The Scandinavian airline SAS has announced today that it is starting the bankruptcy process in the United States for the company and some of its subsidiaries with the aim of accelerating business transformation. The move comes after the Scandinavian airline's pilots began a strike on Monday, which the company says has affected its liquidity and financial position.
The company, whose largest owners are the Swedish and Danish states, indicates that during this process it will continue operations despite the judicial procedure. However, remember that your activity will be altered by the SAS Scandinavia pilots' strike called for this summer after the failure of wage negotiations. In this sense, the paralysis is grounding approximately half of the flights operated by the airline, which affects some 30,000 passengers a day. According to the flight tracking website FlightAware, 77% of the 232 scheduled SAS flights have been canceled this Tuesday.
"In order to proceed with the implementation of the key elements of the plan, SAS and some of its subsidiaries have voluntarily filed for Chapter 11 in the United States, a legal process of financial restructuring carried out under the supervision of a US federal court", has indicated the airline in a statement.
It also details that at the end of June it had cash and equivalents worth 7,800 million Swedish crowns (722 million euros), but that the strike is having a negative impact on its liquidity and financial position that may be "significant" if prolongs. The airline has explained that, through bankruptcy, which it expects to complete in a year, "it intends to reach agreements with the main interested parties, restructure the company's debt obligations, reconfigure its aircraft fleet and emerge with a significant injection capital".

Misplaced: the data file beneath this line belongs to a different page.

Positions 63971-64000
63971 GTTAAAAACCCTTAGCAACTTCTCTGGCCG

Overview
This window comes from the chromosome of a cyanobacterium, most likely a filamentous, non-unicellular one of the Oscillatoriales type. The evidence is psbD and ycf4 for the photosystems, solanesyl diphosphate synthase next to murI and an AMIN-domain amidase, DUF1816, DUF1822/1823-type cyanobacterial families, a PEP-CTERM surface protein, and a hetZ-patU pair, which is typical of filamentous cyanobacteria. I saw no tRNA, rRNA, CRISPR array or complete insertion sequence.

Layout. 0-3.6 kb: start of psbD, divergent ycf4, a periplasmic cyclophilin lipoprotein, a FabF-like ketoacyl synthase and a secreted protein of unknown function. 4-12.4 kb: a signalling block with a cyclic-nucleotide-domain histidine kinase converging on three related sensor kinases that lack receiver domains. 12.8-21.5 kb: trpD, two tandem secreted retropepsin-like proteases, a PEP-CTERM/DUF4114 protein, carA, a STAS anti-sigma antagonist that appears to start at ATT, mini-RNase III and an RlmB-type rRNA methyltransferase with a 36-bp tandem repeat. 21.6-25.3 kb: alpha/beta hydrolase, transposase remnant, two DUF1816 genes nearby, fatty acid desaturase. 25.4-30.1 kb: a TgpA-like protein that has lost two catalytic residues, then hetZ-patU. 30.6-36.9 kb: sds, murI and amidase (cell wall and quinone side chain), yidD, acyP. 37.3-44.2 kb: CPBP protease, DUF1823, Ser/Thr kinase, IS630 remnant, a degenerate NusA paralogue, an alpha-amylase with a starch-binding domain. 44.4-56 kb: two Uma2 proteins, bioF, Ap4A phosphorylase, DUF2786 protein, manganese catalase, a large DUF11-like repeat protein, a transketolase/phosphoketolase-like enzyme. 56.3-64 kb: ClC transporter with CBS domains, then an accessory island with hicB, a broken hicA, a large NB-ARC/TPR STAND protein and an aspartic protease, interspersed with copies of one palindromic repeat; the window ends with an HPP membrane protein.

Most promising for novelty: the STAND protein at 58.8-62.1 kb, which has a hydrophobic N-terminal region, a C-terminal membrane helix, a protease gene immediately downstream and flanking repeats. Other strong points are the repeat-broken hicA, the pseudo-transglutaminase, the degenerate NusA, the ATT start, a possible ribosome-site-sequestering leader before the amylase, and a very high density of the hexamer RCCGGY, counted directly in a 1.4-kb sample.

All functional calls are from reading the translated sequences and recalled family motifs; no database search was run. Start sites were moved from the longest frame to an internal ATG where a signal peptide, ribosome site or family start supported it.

Likewise, it has assured that it is in "very advanced" discussions with lenders to obtain 700 million dollars of financing to support its operations during the restructuring. While, for its part, the Swedish government has refused to inject more money into the airline.
On Monday, salary negotiations between SAS and its pilots broke down, triggering a strike that, in addition to affecting the viability of the company, aggravates the chaos of travel throughout Europe at the moment when the maximum period of Summer Vacation.